Private hospitals call on government to cover costs of caring for Covid patients

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Thailand’s private hospitals say that if the government would help cover the medical costs of Covid-19 patients, private facilities could help ease the burden on the public health system. The Bangkok Post reports that Pongpat Patanavanich from TPP Healthcare International, which owns MedPark Hospital, says medical costs at private hospitals are too high for those with limited budgets.

According to Pongpat, the average cost of treatment for a Covid-19 patient can rise to more than 200,000 baht over a 14-day period. And this is only in the case of people whose condition is stable and who only require monitoring. In the case of patients in intensive care, the cost is even higher. He points out that around 60% of Bangkok’s hospital beds are in private hospitals. The government currently subsidies around 30 – 50% of the medical costs per patient, which Pongpat says is not enough to cover the costs incurred by private hospitals. He is calling for the subsidy to be increased to 80% for private hospital care, which would allow more private hospitals to treat Covid-19 sufferers.

“That budget might be reasonable for medical services in public hospitals but is not practical for private hospitals because we have high costs such as salaries of medical personnel. Public hospitals don’t include this cost as their staff have their salary paid by the Comptroller General’s Department.”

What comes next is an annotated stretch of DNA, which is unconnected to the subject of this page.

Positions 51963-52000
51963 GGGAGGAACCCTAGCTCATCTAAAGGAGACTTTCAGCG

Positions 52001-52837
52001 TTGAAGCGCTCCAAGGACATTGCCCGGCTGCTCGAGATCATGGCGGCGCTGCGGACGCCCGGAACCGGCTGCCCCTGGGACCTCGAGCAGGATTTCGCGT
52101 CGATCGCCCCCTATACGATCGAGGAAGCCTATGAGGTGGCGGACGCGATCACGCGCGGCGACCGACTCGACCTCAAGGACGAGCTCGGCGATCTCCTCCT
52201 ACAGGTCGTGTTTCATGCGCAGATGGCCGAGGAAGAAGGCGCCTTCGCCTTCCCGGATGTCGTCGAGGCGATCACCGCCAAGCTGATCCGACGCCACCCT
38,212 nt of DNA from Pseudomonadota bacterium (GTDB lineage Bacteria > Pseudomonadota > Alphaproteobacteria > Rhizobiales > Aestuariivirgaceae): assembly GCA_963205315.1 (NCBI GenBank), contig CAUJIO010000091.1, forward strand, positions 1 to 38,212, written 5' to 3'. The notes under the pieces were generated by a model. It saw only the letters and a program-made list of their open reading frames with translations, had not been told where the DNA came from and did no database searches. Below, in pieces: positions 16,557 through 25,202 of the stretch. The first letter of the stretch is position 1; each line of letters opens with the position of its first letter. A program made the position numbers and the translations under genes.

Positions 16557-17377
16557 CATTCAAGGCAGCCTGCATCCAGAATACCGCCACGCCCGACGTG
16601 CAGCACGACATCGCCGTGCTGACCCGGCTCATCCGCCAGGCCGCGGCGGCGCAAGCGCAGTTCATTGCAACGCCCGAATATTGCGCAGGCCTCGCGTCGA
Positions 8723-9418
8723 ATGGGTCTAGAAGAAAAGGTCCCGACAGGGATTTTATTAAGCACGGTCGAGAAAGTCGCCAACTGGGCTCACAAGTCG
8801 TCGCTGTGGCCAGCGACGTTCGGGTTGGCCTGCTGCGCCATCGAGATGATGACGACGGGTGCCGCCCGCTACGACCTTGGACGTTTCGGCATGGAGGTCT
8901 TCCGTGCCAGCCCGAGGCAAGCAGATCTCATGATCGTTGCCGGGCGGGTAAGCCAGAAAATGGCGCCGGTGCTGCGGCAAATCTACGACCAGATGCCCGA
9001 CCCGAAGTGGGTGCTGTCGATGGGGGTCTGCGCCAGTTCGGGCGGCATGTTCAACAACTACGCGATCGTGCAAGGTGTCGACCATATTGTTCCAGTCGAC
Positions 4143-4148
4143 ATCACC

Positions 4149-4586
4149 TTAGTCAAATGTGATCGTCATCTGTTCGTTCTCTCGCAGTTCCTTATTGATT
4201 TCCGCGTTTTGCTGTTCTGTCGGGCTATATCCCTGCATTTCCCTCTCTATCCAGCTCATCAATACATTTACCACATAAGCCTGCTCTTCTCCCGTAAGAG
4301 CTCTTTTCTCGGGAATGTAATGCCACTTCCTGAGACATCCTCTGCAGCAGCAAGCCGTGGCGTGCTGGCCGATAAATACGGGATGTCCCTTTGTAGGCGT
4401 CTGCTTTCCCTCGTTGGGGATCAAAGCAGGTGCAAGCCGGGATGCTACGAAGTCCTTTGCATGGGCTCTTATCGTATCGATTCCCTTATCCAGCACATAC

As hospitals in Bangkok struggle with bed shortages, Pongpat says people with only mild symptoms can self-isolate at home, while receiving advice from medical practitioners. He says the government must drop the rule that forces hospitals to admit everyone who tests positive for the virus, pointing out that busy hospitals are getting around this by simply stopping testing. Furthermore, he says adequate vaccine procurement is essential and the government needs to be more proactive in this regard.

“Some countries that have vaccine shortages like Thailand have enrolled in a borrowing scheme. They are asking other countries with large stockpiles to offer jabs to them first as they will return the same amount to them later.”

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SOURCE: Bangkok Post

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Maya Taylor

A seasoned writer, with a degree in Creative Writing. Over ten years' experience in producing blog and magazine articles, news reports and website content.

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